As a senior in high school, I am familiar with how school works. The drudgery, busywork, and relative pointlessness of some subjects have dampened my enthusiasm for learning at times. Through taking marketing and entrepreneurship classes, I have discovered that I learn best when I’m doing something — exercising creativity, learning to be productive, and producing results. With this in mind, I wanted to create a “class” for myself this year where I can learn with these methods. The solution was that I would be the TA for my marketing teacher and work in the back room, focusing on projects that I wanted to work on.
My initial goals when starting my class were to become a better writer by writing one article a week, with the end goal to be published on Medium by the end of the first term of school.
The first few days of class had me reading articles on productivity, blogging, and marketing. After about a week, I decided that I should start actually writing. I sat down, fired up my laptop, opened a blank document, and was ready to write. But nothing came.
I found out that without any direction, I couldn’t do much of anything. An ambiguous goal of publishing one article a week didn’t do me any good. So, not knowing what to do, I read a book.
Needing advice on how to write, I reached out to my aunt who is a reporter for the San Diego Tribune. After a short discussion, I settled on recording and analyzing the stories of people in my neighborhood, figuring that it would be interesting for me and good for them to tell their life story.
As you could probably guess, this project didn’t pan out as expected. I interviewed one person, but couldn’t seem to take the audio and my thoughts and put them into coherent analysis or narrative. Once again, things didn’t go as I anticipated.
This idea of having a whole class period to myself seemed like a great proposition at first, and I had an idyllic vision of studiously writing, coding, and building my professional profile, all within the first semester. Reality, as it so often turns out to be, was very different. Here’s what I learned after one month of learning on my own.
Reading is Fun
As with pretty much any goal you set, the first few days were promising. I read Slipstream Time Hacking: How to Cheat Time, Live More, And Enhance Happiness in the first week, and it opened my eyes on what productivity really is and gave me some great motivation and momentum to move forward.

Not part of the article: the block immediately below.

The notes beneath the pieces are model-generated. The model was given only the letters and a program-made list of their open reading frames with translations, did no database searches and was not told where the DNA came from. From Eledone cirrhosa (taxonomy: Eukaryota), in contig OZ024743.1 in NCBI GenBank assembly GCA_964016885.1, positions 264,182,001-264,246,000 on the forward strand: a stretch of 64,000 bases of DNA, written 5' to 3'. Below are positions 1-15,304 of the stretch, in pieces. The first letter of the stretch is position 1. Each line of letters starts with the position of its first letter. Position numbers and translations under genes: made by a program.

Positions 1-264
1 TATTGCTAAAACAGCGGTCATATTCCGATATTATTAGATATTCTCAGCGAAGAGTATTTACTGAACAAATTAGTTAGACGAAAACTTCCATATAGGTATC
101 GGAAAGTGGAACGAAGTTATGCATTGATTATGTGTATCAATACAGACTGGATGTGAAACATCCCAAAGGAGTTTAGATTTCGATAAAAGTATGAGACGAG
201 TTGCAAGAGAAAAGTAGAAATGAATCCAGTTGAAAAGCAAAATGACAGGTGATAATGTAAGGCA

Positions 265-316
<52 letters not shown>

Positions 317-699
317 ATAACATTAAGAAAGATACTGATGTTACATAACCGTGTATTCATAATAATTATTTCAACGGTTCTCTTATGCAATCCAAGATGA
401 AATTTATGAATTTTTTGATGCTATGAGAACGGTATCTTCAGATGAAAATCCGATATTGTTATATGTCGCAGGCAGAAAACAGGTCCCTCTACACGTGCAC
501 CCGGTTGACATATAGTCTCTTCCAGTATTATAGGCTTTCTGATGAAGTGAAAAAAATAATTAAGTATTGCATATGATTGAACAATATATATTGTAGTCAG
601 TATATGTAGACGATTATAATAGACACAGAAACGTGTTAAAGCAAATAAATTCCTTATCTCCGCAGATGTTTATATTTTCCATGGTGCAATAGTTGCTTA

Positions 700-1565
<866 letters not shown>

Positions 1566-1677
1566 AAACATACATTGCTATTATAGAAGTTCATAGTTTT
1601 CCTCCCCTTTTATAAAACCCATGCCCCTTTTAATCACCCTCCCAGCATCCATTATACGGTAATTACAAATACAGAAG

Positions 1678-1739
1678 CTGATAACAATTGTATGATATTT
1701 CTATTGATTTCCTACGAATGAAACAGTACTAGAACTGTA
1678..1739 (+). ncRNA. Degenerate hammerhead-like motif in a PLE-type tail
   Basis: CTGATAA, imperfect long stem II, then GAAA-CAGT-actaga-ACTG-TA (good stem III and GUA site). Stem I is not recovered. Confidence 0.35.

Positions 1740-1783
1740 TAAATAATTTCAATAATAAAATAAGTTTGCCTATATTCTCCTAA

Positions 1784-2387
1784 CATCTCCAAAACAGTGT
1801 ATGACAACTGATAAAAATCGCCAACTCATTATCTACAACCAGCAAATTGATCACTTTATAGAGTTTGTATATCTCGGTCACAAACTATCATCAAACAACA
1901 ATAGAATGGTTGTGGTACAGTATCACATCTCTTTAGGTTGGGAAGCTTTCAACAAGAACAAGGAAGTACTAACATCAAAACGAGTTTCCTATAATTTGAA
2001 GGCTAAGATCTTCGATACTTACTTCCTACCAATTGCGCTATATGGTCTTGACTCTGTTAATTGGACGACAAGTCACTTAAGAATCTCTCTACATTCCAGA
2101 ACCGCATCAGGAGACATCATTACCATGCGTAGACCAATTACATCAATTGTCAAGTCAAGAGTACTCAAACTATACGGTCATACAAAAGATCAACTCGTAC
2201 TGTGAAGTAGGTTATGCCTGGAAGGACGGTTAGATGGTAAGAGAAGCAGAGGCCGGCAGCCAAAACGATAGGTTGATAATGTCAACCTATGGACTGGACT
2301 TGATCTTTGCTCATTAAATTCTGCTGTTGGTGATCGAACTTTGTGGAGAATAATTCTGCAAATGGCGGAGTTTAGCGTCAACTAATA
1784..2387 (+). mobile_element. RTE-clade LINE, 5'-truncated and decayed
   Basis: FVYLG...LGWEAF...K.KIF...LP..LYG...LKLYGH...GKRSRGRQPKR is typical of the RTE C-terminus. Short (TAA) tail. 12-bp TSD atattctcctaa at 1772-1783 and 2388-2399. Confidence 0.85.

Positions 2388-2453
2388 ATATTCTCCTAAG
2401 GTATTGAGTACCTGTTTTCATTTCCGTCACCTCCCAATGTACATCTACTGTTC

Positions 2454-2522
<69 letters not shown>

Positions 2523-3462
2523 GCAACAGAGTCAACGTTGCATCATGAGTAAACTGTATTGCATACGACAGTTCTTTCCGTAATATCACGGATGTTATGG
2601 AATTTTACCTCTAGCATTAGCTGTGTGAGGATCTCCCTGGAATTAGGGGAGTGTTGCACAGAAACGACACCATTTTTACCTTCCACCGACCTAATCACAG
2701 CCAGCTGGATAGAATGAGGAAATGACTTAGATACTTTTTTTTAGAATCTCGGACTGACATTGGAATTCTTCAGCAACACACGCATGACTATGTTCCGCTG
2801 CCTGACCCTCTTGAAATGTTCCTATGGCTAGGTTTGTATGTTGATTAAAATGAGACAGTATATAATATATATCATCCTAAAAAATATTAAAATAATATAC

After Slipstream Time Hacking, I picked up The ONE Thing: The Surprisingly Simple Truth Behind Extraordinary Results. After two weeks of semi-sporadic reading, I finished the book and felt motivated to find a direction to be pointed in.
Although I hadn’t kept my goals of writing, I learned that reading is fun. Not only that, reading is important if you want to learn and grow. It’s a medium in which you can personally connect with the author, the subject matter, and yourself, and it has the potential to lead you to make drastic changes in your life. I believe that this is true for both fiction and nonfiction, novels and biographies.
Recently I had a conversation with a friend regarding this topic. While waiting for an event to start, she noticed that I was reading a work of fiction. She asked why I was reading — not even what I was reading, just why — and I replied that reading is fun and you can learn so much from it. Confused, she ended the conversation.
Parallel that with a conversation I had with Chip Wilson, CEO of 360 Solutions and author of Principles of High Performance Leadership. The topic of reading came up, and I mentioned that I read Benjamin Hardy’s book Slipstream Time Hacking. He said that even though I don’t know exactly what direction I want to go in, I’m ahead of the curve based on the fact that I know who authors are and I’m reading books.
So, despite the fact that it was not my goal to read in that class, I’m glad I diverted from my original plan because it opened my eyes to the importance of learning from books.
Your Environment Matters
One thing I didn’t think about when planning for this class was the environment. I knew I would be in the back room, but I didn’t think about what it would be like. The reality was that I was sitting in a quiet room in an uncomfortable chair with a spotty wifi connection. To make matters worse, I had the class right after lunch and I have the unfortunate tendency to fall asleep easily when I’m in quiet environments.
Needless to say, all of these factors created a very unproductive hour and a half.
The past month of class periods full of silently cursing the strength of public school wifi, struggling to stay awake, and trying to find a comfortable position have taught me that finding the right environment to learn in is just as important as finding the right content to learn from.
Fail Fast and Fail Often
If there is anything I can take from this experience, it’s that failing is good. I know, it’s an idea that’s trumpeted by lots of business gurus, but it’s true. If I didn’t accept my shortcomings in this experiment, my progression would have stagnated completely. I recognize the importance of taking good things from a bad result and creating something new. As Facebook’s mantra said, “move fast and break things.”
As much as my plans didn’t pan out, I definitely learn some valuable lessons about productivity, business, and myself. Failing at this project may not have opened obvious doors for me right now, but the lessons I’ve learned as a result are sure to bring opportunities in the future.